No increased risk of sovereign default from credible transition, KfW study finds

Analysis from bank’s risk department shows credible transition leads to raised GDP from 2060 onwards.

A credible net-zero transition does not lead to increased sovereign default risk and will result in higher prosperity from 2060 onwards, according to new analysis from German promotional bank KfW.

In Germany alone, KfW estimates that €5 trillion will be needed for climate neutrality, while UN Environment Programme estimates put the yearly sums needed for the transition in developed markets as high as $300 billion, on top of the additional finance given to emerging markets countries to assist their transition.

“In view of the immense sums involved, many investors may be concerned that the creditworthiness of the recipient countries could suffer as a result of this challenge, that investments could become unprofitable or that debtors’ probability of default may rise,” said Marcel Hastermann, a credit risk analyst at KfW.

However, KfW analysis of 96 sovereigns found that “no real GDP decline” would result up to 2050 due to climate change mitigation measures and that transition investment will lead to increased prosperity from 2060 onwards, especially for emerging markets.

In contrast, Hastermann said that a disorderly transition, where a country does “too little for too long”, could lead to a deep recession, which would increase the pressure on some sovereign ratings. However, even in this scenario the adverse effects would be outweighed in the long run, as the worst effects of climate change would be mitigated.

“The costs of limiting the global temperature increase to 1.5C or 2C rise with every missed opportunity to shape the transition in a well-considered and planned manner,” Hastermann said.

The analysis also looked at the historical impact of physical climate events and found that 95 percent of events caused damage equivalent to less than 1 percent of a country’s GDP, losses of more than 10 percent of GDP occurring in fewer than 1 percent of cases. For most sovereigns, damages are not large enough to have an adverse effect on credit ratings on their own, Hastermann said.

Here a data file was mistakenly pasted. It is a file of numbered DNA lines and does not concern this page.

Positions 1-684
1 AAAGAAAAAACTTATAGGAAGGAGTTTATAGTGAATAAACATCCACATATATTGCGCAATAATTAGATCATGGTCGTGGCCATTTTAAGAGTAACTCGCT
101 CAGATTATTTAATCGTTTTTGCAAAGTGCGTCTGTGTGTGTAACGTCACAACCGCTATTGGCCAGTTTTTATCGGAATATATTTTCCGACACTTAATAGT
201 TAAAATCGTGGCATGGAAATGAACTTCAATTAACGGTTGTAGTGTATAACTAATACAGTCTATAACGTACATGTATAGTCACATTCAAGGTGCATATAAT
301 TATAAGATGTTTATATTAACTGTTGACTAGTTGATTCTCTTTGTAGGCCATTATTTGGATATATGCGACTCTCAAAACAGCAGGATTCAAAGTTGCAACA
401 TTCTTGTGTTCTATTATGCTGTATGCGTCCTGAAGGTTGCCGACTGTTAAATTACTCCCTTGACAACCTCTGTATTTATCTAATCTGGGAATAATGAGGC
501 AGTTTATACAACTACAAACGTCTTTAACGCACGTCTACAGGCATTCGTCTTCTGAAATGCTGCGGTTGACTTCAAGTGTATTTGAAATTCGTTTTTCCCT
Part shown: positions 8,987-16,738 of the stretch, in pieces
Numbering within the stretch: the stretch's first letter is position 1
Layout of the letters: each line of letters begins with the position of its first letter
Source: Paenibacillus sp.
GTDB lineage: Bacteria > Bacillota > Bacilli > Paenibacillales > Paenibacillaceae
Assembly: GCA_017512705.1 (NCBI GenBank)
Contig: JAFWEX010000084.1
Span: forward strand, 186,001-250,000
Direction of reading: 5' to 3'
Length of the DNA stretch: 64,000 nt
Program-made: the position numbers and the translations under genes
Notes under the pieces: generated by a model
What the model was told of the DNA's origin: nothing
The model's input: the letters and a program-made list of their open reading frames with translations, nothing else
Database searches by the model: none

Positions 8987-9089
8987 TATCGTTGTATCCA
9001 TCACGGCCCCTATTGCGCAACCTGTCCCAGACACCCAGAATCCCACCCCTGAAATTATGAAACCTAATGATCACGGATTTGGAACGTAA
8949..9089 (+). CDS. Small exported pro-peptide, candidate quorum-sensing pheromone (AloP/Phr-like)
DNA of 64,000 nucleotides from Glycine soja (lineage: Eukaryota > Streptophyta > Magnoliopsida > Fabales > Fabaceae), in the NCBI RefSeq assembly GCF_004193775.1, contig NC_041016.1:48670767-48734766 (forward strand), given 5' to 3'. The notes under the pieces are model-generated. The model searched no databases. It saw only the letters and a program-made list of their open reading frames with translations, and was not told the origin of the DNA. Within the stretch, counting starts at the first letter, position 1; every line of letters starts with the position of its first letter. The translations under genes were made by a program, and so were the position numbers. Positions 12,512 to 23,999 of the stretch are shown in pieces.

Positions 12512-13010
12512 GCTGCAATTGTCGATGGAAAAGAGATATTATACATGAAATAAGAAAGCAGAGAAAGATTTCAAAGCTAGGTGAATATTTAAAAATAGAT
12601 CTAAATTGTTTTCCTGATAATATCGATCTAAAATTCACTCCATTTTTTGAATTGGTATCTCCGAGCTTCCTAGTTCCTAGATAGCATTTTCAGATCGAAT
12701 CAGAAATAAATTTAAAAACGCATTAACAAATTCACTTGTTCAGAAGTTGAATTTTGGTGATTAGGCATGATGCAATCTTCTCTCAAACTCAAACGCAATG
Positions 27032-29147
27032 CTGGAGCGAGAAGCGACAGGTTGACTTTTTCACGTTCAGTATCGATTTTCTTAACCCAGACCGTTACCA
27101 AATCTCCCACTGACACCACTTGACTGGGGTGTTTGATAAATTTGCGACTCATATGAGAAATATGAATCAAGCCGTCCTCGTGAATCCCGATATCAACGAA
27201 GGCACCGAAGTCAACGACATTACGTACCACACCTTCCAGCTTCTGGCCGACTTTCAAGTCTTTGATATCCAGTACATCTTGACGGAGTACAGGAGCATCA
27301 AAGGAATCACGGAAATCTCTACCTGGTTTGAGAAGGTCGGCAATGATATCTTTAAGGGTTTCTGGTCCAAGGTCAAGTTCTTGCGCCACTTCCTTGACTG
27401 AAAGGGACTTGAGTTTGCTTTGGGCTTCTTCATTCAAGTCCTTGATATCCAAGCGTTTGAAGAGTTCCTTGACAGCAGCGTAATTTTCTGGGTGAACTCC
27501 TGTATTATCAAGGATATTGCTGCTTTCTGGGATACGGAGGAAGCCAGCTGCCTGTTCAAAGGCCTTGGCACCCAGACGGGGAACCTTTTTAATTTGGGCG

He added that, while acute physical climate risks have a small impact on credit ratings, the impact is unlikely to change in size until 2035, regardless of climate path. However, from 2035 up to 2050, the world’s trajectory “will be highly relevant for the creditworthiness of several countries”. A weak response to climate change could lead to the damage caused by physical climate events more than doubling, the analysis found. “A large number of ratings will suffer if climate change is not adequately addressed,” Hastermann said.

KfW’s analysis comes after a paper published by the Network for Greening the Financial System last week warned that there was a lack of transparency around the methodologies used by rating agencies for incorporating climate risk into their ratings.

While transparency has improved in recent years, the paper said that disclosures “diverge significantly” across agencies, and mainly focus on ESG factors as a whole instead of specific climate-related risk. The network’s central bank members “may need to consider additional tools or apply their own analysis to complement the information contained in [rating agencies’] traditional ratings” while standards improve, the paper continued.

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